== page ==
A few weeks back I told the tale of our experience fishing Central Washington’s Methow River. That was only one day of our week spent just outside Winthrop. The rest of that week was spent at Pearrygin Lake. We picked Pearrygin after reading the promise of hefty trout in the publication, Camping Washington. Further investigation revealed that Pearrygin held a large population of resident and Tripoloid rainbows to five pounds.
As stated at the beginning of this series, this year’s vacation was a learning experience. I was the only fly fisherman on the lake during our stay; aside from the odd troller, the other anglers opted for float or bottom fishing. The fishing was productive, with a consistent six to 12 fish, for each two to three hour session of angling, this consistency was shared with all the other anglers I talked to. My complaint was the size of fish; 10 to 12 inches, no larger were seen.
What struck me as strange was that the other anglers were happy with their catch. The contrast between the appreciation these anglers displayed and the size dissatisfaction I would expect from my colleagues, brought me to the place of questioning. Has our bounty left some of us spoiled and unappreciative? How does one know when his or her cup runneth over, unless they step outside the vacuum created by their peers? I tip my hat to my American brothers, for reminding me that we each need to be thankful for all that is provided.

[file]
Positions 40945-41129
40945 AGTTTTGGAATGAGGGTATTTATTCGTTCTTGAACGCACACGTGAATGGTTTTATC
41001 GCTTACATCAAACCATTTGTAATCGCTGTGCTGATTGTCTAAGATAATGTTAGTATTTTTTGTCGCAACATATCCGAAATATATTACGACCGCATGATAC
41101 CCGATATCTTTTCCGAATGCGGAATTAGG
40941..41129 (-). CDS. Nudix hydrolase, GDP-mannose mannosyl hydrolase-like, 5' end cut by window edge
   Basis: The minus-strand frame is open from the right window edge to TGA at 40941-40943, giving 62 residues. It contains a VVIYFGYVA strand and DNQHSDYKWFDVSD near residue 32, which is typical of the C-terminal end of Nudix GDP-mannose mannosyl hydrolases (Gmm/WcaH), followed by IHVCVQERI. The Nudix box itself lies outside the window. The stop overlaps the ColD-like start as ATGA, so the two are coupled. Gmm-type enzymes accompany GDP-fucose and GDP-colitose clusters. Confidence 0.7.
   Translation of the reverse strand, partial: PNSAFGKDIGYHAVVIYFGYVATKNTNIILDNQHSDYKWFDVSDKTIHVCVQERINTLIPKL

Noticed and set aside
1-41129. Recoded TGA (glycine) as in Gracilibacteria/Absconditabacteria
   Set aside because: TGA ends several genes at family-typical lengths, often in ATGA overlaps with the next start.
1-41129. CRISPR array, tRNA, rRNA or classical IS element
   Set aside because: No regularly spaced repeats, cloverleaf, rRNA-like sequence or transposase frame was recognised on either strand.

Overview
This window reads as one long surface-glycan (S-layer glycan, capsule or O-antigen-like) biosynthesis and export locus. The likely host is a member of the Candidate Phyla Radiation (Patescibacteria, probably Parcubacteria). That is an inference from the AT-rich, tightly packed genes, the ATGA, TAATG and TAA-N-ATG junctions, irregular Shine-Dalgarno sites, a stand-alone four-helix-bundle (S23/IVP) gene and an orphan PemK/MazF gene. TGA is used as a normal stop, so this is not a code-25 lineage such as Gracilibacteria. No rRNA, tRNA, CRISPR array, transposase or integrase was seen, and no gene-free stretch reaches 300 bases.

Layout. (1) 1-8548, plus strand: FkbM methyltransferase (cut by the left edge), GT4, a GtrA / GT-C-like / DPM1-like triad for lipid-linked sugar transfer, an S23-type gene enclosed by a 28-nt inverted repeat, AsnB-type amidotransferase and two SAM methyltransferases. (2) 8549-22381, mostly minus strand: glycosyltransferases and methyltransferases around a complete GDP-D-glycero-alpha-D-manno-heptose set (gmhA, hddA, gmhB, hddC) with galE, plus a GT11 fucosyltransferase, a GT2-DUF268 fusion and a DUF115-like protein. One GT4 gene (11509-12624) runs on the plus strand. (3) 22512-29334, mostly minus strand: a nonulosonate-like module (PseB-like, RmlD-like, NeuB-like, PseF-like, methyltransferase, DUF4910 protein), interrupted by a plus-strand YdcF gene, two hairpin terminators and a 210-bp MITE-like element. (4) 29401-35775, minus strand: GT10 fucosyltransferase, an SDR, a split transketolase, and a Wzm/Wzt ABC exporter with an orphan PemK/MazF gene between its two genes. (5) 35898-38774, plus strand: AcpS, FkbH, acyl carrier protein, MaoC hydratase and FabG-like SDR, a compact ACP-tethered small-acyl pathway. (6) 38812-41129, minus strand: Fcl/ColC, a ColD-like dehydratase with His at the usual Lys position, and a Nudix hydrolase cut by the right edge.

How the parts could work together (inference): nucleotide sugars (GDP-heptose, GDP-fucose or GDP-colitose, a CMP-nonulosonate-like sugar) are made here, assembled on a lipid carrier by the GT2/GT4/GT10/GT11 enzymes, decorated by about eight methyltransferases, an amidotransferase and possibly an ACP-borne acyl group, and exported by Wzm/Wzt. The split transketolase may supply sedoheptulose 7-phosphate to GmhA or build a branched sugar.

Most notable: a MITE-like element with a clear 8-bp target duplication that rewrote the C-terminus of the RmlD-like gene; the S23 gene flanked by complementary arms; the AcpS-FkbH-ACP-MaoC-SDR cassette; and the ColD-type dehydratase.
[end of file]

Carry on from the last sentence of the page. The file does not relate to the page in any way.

Our Lower Mainland lakes are fishing fair to slow. For wet (sinking) fly trout fishing try: Coachman, Zulu, Wooly Bugger, Dragonfly Nymph, Damsel Nymph, Sixpack, Doc Spratley, Pumpkinhead, or Baggy Shrimp. For evening dry (floating) fly trout fishing try: Tom Thumb, Irresistible, Royal Coachman, Renegade, Elk hair Caddis, Black Gnat, Griffith Gnat, or Lady McConnel. For kokanee try: Red Ibis, Double Trude, Blood Worm, San Juan Worm, Red Spratley, or Red Carey. For bass try: Zonker, Clouser’s Deep Minnow, Lefty’s Deceiver, Dolly Whacker, Big Black, Wooly Bugger, Foam Frog, Poppers, Chernobyl Ant, or Crayfish. For panfish try: Wooly Bugger, Micro Leach, Bucktail, Dolly Whacker, Bloodworm, Chironomid, Poppers, Turks Tarantula, Tom Thumb or Irresistible.
Fishing on our Interior lakes is good. For wet fly fishing try: Chironomid, Halfback, 52 Buick, Pumpkinhead, Big Black, Micro Leach, Coachman, Green Spratley, Damsel nymph, Dragon nymph, Carey Special, Souboo, Sixpack, or Baggy Shrimp. For Dry fly fishing try: Lady McConnel, Black Gnat, Double Hackled Peacock, Griffith Gnat, Black Gnat, Elk Haired Caddis, Irresistible, Sofa Pillow, or Tom Thumb.
The Fraser is fishing slow for cutthroat, Dolly Varden, and spring. For cutthroat try: Rolled Muddler, Professor, Anderson Stone, Zulu, American Coachman, Renegade, Tom Thumb, Black Gnat, Chez Nymph, and Irresistible. For dolly varden try: Zonker, Eggo, Clouser’s Minnow,
Big Black, or Dolly Whacker, in sizes four and eight. For spring try: lead-heading with size four to two, Eggo, Big Black, Flat Black, Wooly Bugger, Kaufmann Stone, Squamish Poacher, or Red Spratley.
The Harrison is fair for cutthroat.
The Vedder is slow to fair for rainbow, and cutthroat. For rainbow try: Kaufmann Stone, Big Black, Black Gnat, Souboo, Zulu, Renegade, Tom Thumb, Chernobyl Ant, Foam Hopper, or Irresistible.
The Thompson is good for rainbow.
A fly fishing instructor and outdoor writer, Jeff has fished the area since the early 1970s.
Contact him at email@example.com